Go to any supermarket meat counter in America and there are tons of USDA shields advertising Choice beef. Select beef. And, in some special supermarkets, Prime beef. You've probably seen them and not even given them a second thought. But what exactly do those grades mean? And what difference does it make?
The USDA grades of beef indicate how flavorful, juicy and tender the beef will be according to the quality of the cow carcass. Federal meat grading is a voluntary service that packers request and pay for on an hourly basis on top of mandatory USDA inspections. According to a variety of measures, the USDA separates beef into eight grades of decreasing quality. They are: Prime, Choice, Select, Standard, Commercial, Utility, Cutter and Canner.
Only the top three grades of meat are sold at supermarket meat counters, while the other grades would most likely look too unappetizing to be on display. That’s why they’re used for vienna sausages, grade-school cafeteria hamburgers and other processed meat products you don't want to know too much about. The two main measures of quality that can be seen from shrink-wrapped slabs of cow are marbling and maturity.
Marbling refers to how much fat is located within the lean portion of the beef and is determined by visual evaluation of the rib-eye, the 12th rib cross-section. Beef with more flecks of fat within the muscle are more likely to tender, juicy and flavorful than beef with less marbling. Kobe beef, a delicacy from Kobe, Japan sets the gold standard for marbling. There is so much fat interwoven with the lean beef that the meat ends up tasting buttery and smooth when grilled. Because Prime and Choice beef have more marbling than select, they also have higher fat contents than Select beef. They are also more expensive. Kobe beef in Japan costs upwards of $300 per pound, while some places in the U.S. have started selling it for $30 per pound.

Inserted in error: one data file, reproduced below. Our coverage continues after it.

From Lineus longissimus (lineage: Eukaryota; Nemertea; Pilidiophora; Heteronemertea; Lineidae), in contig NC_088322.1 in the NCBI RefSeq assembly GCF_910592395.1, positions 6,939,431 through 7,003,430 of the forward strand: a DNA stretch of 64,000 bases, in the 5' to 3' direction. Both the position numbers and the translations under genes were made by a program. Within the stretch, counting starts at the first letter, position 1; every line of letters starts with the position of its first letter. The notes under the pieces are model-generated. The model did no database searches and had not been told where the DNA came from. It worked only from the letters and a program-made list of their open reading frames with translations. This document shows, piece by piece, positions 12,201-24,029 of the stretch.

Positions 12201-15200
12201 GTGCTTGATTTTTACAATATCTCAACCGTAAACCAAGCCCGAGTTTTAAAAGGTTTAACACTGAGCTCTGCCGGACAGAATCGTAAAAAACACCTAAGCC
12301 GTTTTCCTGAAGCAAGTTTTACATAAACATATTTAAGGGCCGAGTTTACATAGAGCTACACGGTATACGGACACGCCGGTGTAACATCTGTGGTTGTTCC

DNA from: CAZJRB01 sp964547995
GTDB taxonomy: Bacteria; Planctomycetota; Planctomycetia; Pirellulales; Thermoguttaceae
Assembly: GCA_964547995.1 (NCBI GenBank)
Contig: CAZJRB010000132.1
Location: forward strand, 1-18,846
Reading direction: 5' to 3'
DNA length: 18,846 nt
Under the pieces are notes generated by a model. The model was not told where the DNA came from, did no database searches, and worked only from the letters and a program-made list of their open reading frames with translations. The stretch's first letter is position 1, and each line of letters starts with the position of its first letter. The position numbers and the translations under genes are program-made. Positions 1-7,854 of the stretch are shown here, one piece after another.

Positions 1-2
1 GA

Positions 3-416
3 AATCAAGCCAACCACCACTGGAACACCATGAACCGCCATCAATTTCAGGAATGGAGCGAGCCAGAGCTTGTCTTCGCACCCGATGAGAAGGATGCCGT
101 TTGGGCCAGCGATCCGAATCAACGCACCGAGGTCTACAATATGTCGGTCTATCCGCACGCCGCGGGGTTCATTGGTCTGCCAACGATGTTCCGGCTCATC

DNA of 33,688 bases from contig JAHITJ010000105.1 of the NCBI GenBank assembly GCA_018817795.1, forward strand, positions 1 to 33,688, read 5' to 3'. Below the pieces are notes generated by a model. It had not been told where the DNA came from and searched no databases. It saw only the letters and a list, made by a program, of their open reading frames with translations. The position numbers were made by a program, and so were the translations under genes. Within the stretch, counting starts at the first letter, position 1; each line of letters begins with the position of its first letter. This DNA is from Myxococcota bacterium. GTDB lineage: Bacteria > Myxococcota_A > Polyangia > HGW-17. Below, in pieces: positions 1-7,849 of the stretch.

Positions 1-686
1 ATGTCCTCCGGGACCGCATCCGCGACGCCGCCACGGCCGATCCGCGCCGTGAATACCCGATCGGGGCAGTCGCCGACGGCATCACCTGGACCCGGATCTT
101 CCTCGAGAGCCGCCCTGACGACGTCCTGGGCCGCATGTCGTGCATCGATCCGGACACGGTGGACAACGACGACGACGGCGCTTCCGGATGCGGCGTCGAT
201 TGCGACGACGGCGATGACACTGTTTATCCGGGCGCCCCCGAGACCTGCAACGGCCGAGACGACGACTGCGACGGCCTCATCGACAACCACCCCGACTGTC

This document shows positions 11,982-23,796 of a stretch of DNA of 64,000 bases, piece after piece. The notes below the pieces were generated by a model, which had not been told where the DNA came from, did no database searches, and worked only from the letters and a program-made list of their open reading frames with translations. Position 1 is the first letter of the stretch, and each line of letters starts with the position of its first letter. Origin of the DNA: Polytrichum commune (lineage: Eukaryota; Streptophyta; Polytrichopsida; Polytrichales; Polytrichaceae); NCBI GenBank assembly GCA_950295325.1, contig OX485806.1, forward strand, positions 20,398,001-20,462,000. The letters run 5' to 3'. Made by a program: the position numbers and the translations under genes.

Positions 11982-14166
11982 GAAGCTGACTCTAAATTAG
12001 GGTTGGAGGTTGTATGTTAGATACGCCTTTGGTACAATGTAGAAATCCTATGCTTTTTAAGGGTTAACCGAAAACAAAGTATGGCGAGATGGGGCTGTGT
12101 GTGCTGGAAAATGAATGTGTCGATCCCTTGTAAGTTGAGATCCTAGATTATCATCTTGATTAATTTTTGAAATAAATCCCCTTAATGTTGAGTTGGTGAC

Grades of beef, percentage of intramuscular fat and degrees of marbling
Kobe beef: 20%-25% intramuscular fat
USDA Prime: above 8% intramuscular fat with abundant marbling
USDA Choice: 4%-8% intramuscular fat with small, modest or moderate marbling
USDA Select: 3%-4% intramuscular fat with slight marbling
USDA Standard: below 3% intramuscular fat with traces of marbling
Maturity estimates the age of the beef from bone and lean maturity and has a direct effect on the tenderness of the meat. At the supermarket, maturity can be seen in the lean color of the beef and in the texture of the beef. Meat graders also look at the hardening of cartilage into bone and rib bone shapes to determine the maturity of the beef. The USDA evaluates maturity according to five groupings.
USDA Maturity Ratings
A: 9 to 30 months
B: 30 to 42 months
C: 42 to 72 months
D: 72 to 96 months
E: more than 96 months
Carcasses less than 48 months (A-B) can grade Prime through Standard.
Carcasses more than 48 months (C-E) grade Commercial through Canner.
The protein, vitamin and mineral content of beef are similar regardless of grade. Most ground beef is ungraded, but still inspected for wholesomeness.
Organized grading of beef started in 1923 when the U.S. Shipping Board requested the USDA to grade beef carcasses according to tentative U.S. standards to ensure uniform quality in contract beef purchases. Until then, the Board had problems in routinely procuring beef of the desired quality. Early customers of the voluntary, fee-based grading service were railroads, steamship companies and large hotels. These were followed by hospitals, then ultimately chain stores and retail meat dealers.
Today, federal beef grading serves many functions in the livestock industry. By grading cuts of beef, livestock ranchers can identify and receive prices commensurate with the quality of the livestock they produce, providing consumers, institutions and retailers with a uniform supply of meat of desired quality. By differentiating between different qualities of meat, the industry receives valuable feedback on the demands of consumers so a sufficient supply of beef is available to keep the market competitive and meet consumer needs.